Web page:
How to Add Date Stamps to Photos Using GIMP

by Marie Cartwright
Jupiterimages/Creatas/Getty Images

If you'd like to give your photos that "straight from the camera" look, adding a digital date stamp only takes a minute. The open-source image editing program GIMP provides all the tools you need to give your picture a chronological label. Though you can use whatever font appeals to your aesthetic sensibilities, if you want to emulate a digital camera date stamp, try using a custom font (see Resources). Otherwise, any of the sans serif fonts already installed on your computer (such as Arial or Futura) will be easiest to read.

Step 1

Open the "File" menu. Select "Open." Browse your local files for your photo. Click the "Open" button.

Step 2

Select the Text tool from the Toolbox panel. The Text tool is marked by a bold, black letter "T." Click the cursor onto the photo to open a text box. The GIMP text editor will open in a separate window. Don't worry if you don't get the text box in the right location at first. You can always move it later by clicking and dragging with the Move tool.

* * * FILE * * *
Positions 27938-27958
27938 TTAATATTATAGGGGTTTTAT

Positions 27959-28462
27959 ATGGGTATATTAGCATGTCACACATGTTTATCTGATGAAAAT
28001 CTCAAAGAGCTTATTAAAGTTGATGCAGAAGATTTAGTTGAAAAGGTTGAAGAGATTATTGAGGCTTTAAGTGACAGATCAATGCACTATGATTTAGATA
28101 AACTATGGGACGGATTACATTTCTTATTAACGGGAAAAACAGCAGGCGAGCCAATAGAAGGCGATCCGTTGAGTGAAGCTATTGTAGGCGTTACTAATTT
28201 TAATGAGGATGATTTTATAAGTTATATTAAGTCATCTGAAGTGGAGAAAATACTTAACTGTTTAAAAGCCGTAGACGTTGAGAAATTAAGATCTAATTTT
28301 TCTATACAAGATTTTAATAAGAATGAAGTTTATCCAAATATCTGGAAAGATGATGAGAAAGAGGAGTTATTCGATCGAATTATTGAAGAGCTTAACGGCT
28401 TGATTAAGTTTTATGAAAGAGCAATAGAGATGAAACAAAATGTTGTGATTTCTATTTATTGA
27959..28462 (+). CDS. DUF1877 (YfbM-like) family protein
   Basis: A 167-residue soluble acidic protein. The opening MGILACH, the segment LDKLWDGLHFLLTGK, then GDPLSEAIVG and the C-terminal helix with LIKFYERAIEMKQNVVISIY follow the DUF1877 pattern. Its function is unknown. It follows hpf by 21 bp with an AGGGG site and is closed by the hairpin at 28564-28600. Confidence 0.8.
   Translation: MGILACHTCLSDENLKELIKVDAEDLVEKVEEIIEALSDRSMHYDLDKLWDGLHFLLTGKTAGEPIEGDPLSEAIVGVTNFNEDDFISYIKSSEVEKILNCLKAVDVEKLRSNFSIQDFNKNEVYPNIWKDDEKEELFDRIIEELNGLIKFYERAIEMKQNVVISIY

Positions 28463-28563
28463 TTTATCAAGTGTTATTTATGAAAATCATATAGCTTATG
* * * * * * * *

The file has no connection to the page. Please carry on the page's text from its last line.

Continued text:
Type the date into the Text Editor. If you need to adjust the font or text color, click the associated icons on the Toolbox panel. Once your text is complete, click "Close" on the Text Editor. Open the "File" menu. Click "Save." The text layer will be merged into the original photo.


  • If you do not know the date that the picture was taken, this information may be stored in the photo's metadata. Enabling GIMP to view a photo's metadata requires installing the "Exif Viewer" plugin. Installing GIMP plugins can be a complicated process, and is only recommended for those with software building experience. The Exif Viewer plugin is available for both Windows and Linux users. Installation instructions can be found in the Resources section.

Photo Credits

  • Jupiterimages/Creatas/Getty Images

About the Author

Marie Cartwright began writing in 2010. Her work has appeared on various websites. Having held office jobs in copywriting and editing, Cartwright now works from her home in Northern California. She also maintains an events website geared toward the science and technology community.

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